If a person gives away their dog and several hours later it bites one of the new owner’s children, is the original owner liable?

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If a person gives away their dog and several hours later it bites one of the new owner’s children, is the original owner liable?

My brother had been looking for new owner for his dog because he did not have the time to give the dog what it deserved. He found a new owner and they picked the dog up and took it home. Several hours later they brought it back claiming that it had bitten one of their children, who they had to take to the ER. The dog is over a year old and has no history of biting and has no violent tendencies at all. Is my brother liable because at the time of the supposed bite, he was the other person’s dog?

Asked on June 1, 2015 under Personal Injury, Kentucky

Answers:

SJZ, Member, New York Bar / FreeAdvice Contributing Attorney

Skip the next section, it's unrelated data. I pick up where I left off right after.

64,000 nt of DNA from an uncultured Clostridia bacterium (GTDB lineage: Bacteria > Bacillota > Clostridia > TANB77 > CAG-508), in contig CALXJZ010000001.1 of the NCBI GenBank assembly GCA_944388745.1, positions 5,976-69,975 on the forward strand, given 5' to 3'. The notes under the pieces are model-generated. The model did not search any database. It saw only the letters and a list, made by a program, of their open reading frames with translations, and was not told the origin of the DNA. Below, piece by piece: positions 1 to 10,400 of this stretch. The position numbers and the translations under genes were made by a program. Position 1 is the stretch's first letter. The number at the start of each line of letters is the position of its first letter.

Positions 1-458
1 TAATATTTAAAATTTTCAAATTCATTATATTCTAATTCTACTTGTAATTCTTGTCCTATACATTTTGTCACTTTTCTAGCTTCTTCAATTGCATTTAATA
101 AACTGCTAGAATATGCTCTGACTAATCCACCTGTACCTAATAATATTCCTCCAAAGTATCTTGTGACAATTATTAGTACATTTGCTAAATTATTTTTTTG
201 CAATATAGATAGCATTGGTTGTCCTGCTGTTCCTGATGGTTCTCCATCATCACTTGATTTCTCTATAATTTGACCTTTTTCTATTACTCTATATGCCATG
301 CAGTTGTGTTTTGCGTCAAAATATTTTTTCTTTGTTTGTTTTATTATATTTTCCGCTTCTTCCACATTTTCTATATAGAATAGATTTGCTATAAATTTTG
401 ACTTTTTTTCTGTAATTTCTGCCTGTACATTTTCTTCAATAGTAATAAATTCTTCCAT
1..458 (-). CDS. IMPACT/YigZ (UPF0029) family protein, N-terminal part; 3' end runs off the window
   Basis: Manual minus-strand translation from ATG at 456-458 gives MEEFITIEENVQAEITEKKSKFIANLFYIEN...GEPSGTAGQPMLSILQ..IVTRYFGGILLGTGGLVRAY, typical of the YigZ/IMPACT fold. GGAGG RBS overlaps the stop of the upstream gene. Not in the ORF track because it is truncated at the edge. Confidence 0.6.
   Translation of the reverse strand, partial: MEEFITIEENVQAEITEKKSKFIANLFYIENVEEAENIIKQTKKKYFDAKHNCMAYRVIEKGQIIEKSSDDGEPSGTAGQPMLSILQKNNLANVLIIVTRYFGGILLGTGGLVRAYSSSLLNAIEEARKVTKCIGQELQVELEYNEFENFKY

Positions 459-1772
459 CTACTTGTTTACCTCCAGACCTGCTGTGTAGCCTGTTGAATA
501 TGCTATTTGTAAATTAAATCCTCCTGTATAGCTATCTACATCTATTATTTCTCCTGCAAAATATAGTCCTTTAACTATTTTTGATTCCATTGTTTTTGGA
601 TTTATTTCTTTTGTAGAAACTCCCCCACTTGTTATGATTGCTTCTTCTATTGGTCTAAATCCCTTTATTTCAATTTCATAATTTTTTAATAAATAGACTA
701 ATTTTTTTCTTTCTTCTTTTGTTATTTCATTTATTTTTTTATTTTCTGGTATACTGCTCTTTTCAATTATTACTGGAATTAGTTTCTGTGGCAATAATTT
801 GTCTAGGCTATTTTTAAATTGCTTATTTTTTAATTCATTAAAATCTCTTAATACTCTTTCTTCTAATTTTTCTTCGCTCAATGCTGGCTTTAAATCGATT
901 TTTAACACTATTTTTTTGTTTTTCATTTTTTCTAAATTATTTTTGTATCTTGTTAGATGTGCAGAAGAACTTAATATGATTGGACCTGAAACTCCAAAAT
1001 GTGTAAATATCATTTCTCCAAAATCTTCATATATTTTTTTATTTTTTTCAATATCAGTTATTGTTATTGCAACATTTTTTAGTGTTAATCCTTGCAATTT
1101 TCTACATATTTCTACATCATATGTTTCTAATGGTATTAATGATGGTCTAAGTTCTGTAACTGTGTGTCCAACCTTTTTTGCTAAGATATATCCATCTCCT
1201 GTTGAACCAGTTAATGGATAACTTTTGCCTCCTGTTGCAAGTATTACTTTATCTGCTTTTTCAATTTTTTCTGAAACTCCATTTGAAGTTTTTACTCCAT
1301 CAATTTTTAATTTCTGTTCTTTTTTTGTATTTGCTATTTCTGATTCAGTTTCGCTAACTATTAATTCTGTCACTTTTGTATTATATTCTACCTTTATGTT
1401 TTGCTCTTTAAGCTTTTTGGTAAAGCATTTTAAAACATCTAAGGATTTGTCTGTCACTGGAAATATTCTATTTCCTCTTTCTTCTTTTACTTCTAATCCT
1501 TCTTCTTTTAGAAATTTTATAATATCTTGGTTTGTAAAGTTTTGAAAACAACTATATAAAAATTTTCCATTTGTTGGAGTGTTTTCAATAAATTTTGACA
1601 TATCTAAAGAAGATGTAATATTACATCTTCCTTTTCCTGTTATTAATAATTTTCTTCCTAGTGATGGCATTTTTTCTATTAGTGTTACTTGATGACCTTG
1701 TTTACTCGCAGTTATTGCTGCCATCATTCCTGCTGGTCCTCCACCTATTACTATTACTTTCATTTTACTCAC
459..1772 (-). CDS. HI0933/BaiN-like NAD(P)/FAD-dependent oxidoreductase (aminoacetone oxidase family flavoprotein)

Answered 6 years ago | Contributor

If your brother did not own the dog at the time of the bite, and the dog had no history of biolence or biting, so that your brother would not have concealed important information from the adopting family to get them to take the dog, then no, your brother should not be liable; based on what you write, there does not appear to be a basis for imposing liability. Only concealment of dangerous tendencies would typically make a former dog owner liable for what happens after he no longer owns it.


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